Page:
PA-Gov: F&M Poll: Wolf 47%, Corbett 25%
The June 2014 Franklin & Marshall College Poll found that Democratic challenger Tom Wolf is successfully maintaining his wide lead over Governor Corbett by a 47% to 25% margin. 27% of participants were unsure.
The same poll found that only 26% of registered voters believe that Gov. Tom Corbett has “performed sufficiently well to deserve reelection.” 59% of voters believe that PA is “off on the wrong track.”
27% of respondents rated Corbett’s governing as “excellent” or “good,” and claimed the economy (23%), his fiscal responsibility (15%), and his successful addressal of PA’s problems (12%) as their reasons. 49% of Republicans voted his job performance as excellent or good (up 11% since January), while only 8% of Democrats and 16% of independent voters ranked him as such.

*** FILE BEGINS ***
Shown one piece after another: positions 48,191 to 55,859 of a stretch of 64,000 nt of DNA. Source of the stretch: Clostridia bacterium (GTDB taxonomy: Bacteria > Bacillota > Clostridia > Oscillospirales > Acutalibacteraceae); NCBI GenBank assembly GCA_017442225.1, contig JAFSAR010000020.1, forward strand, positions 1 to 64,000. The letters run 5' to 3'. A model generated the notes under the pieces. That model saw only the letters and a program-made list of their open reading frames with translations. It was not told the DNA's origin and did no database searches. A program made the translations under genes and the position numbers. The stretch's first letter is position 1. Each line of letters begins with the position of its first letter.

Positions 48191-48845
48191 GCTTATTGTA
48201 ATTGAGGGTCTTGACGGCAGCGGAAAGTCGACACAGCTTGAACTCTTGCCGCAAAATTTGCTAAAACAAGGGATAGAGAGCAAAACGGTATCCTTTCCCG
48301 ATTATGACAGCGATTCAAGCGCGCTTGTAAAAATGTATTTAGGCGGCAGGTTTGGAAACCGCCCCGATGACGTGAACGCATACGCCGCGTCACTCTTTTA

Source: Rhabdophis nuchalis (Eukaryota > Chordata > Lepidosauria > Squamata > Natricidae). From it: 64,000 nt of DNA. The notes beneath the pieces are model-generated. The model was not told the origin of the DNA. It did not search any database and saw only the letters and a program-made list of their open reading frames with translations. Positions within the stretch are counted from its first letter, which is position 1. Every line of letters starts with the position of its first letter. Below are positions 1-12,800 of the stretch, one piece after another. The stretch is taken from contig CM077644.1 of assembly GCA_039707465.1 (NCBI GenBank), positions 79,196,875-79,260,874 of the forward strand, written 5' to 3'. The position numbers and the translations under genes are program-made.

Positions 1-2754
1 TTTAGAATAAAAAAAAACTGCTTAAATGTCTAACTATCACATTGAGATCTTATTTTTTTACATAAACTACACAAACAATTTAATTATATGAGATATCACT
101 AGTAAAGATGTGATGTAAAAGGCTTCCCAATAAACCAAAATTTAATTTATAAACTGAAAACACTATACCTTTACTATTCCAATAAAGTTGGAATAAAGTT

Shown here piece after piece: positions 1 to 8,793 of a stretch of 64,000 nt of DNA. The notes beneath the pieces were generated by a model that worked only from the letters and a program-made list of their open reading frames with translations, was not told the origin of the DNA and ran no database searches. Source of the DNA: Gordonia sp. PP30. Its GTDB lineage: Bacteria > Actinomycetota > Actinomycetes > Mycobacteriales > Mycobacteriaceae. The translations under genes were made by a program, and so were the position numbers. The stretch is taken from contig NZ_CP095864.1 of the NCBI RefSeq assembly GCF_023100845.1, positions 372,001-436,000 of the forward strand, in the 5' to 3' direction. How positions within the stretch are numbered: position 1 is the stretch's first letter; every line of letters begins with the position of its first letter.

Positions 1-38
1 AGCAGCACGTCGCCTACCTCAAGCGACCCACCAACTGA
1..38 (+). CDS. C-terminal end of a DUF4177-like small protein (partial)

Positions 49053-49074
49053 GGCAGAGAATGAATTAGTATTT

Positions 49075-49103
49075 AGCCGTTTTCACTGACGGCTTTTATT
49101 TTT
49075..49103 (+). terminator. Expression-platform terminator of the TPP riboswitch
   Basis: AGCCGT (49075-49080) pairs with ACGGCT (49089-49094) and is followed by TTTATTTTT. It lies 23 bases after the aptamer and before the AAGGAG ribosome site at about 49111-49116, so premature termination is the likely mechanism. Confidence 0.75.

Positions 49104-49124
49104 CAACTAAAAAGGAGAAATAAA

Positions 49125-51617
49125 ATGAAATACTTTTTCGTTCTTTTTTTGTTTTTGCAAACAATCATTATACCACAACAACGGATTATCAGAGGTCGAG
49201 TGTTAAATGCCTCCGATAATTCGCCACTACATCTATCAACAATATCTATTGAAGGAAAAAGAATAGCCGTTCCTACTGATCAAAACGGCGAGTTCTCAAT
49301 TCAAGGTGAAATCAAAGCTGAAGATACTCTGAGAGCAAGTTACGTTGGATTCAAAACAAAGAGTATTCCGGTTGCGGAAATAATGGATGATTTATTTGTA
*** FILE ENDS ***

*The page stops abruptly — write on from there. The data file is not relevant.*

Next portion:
70% of respondents said Gov. Corbett was doing a “fair” or “poor” job running PA. They claim education issues (27%), economic issues (13%), stagnation in PA (9%), and his handling of natural gas issues as their reasons for their poor evaluations of the Governor.
Gaps in public opinion of the candidates seems to suggest that registered voters are at the moment more against Corbett rather than for Wolf. Only 8% more participants viewed Wolf as strongly or somewhat favorable, but 35% more viewed Corbett as strongly or somewhat unfavorable. In addition, while only 9% were unsure of their opinion of Corbett, 32% did not know how they felt about Wolf.
Wolf leads across nearly all demographics and all regions.
Education (22%) and the economy (13%) were the most cited issues as being most important to respondents in the PA race for Governor.
78% of respondents claimed they were certain they would vote in PA’s election for Governor.
When asked who they thought would win the November election regardless of their allegiance, 54% believe Wolf will prevail while just 19% think Corbett will be re-elected.
The survey was conducted from June 23-29 and has a margin of error of +/-4.4%. 502 registered voters were interviewed at Franklin & Marshall College’s Center for Opinion Research.